http://en.wikipedia.org/wiki/Inventive_step_and_non-obviousness

I wonder if you can get a patent thrown out as invalid without someone infringing on it?

-- 
... <IXOYE><



June 23, 2010
Hello dsimcha,

> == Quote from Brad Roberts (braddr@slice-2.puremagic.com)'s article
> 
>> On Tue, 22 Jun 2010, Nick Sabalausky wrote:
>> 
>>> Seems a weak reason. A programmer that's worried about infringing
>>> software patents can't write anything more useful than "Hello
>>> World". I'm seriously not convinced at all that it's even possible
>>> to write useful code that doesn't technically infringe on some
>>> software patent. As a programmer, either you accept the fact that
>>> what you do is inevitably going to trample software patents, or you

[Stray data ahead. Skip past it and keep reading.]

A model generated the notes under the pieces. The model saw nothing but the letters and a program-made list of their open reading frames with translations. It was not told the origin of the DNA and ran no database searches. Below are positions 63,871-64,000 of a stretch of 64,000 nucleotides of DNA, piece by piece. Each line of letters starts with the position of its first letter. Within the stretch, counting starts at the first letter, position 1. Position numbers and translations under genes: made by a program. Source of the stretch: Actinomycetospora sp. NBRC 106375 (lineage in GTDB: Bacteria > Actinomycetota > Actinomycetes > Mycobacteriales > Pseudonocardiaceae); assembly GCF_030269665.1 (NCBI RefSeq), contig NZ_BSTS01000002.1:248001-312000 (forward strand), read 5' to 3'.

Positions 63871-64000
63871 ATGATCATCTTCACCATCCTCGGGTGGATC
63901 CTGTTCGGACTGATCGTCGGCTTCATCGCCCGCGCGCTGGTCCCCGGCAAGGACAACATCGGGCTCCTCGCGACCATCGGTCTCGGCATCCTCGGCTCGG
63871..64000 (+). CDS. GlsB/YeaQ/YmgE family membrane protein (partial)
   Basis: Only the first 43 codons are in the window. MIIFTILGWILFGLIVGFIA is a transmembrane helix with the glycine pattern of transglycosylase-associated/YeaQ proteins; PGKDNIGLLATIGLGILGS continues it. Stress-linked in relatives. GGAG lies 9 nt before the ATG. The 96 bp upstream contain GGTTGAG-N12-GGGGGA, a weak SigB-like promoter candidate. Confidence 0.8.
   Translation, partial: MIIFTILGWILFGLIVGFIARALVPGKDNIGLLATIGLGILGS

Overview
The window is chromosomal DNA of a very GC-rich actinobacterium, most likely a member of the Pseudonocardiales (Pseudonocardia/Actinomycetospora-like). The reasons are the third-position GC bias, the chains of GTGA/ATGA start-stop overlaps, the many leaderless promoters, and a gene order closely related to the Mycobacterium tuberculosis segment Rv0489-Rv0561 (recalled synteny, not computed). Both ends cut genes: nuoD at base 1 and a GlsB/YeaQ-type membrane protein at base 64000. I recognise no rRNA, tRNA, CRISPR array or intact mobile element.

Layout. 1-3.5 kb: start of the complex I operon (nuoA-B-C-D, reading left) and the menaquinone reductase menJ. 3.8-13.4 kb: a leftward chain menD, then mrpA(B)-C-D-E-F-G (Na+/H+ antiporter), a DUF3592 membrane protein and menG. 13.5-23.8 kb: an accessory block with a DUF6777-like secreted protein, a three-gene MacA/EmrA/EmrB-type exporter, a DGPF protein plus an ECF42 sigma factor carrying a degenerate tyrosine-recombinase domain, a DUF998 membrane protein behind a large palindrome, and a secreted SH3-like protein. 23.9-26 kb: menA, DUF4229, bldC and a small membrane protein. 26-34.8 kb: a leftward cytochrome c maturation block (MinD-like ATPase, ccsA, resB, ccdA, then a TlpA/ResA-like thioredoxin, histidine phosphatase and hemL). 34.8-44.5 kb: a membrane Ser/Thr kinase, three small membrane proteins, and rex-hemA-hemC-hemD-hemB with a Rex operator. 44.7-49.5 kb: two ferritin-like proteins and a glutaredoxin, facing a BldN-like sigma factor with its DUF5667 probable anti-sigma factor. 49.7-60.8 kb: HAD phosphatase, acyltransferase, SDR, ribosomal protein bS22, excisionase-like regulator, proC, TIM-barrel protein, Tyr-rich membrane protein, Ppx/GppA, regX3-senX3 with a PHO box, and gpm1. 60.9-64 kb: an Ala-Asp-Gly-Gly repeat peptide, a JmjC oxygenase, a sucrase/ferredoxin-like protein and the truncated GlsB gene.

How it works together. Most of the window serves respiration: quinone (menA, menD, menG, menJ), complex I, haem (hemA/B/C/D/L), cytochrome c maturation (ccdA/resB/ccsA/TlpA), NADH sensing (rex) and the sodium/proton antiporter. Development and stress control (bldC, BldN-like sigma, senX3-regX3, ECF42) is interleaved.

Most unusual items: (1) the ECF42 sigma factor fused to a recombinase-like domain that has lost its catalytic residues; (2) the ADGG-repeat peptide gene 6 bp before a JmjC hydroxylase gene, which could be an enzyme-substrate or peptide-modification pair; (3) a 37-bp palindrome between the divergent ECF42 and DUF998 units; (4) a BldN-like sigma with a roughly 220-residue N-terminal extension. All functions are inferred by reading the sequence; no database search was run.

>>> just simply don't be a programmer. That's all there is.
>>> 
>> The world's not nearly that black and white.  There's a huge
>> difference in
>> infringment in an app you write for yourself vs an app that's very
>> public.
>> LLVM is somewhat closer to the latter end of the spectrum.
>> I agree that excess paranoia isn't warranted, but neither is willful
>> ignorance.
> If we're really lucky, Bilski Vs. Kappos
> (http://en.wikipedia.org/wiki/In_re_Bilski) will send all the software
> patent attorneys to the poorhouse next week and we can just start
> trampling freely.

OTOH, based on the wiki, the court seems to support a "Machine-or-transformation test" and what is a compiler if not a transformation tool?

-- 
... <IXOYE><



June 23, 2010
Hello Leandro,

> Kagamin, el 22 de junio a las 07:01 me escribiste:
> 
>> Robert Jacques Wrote:
>> 
>>> The main issue (as I understand it) is adding windows style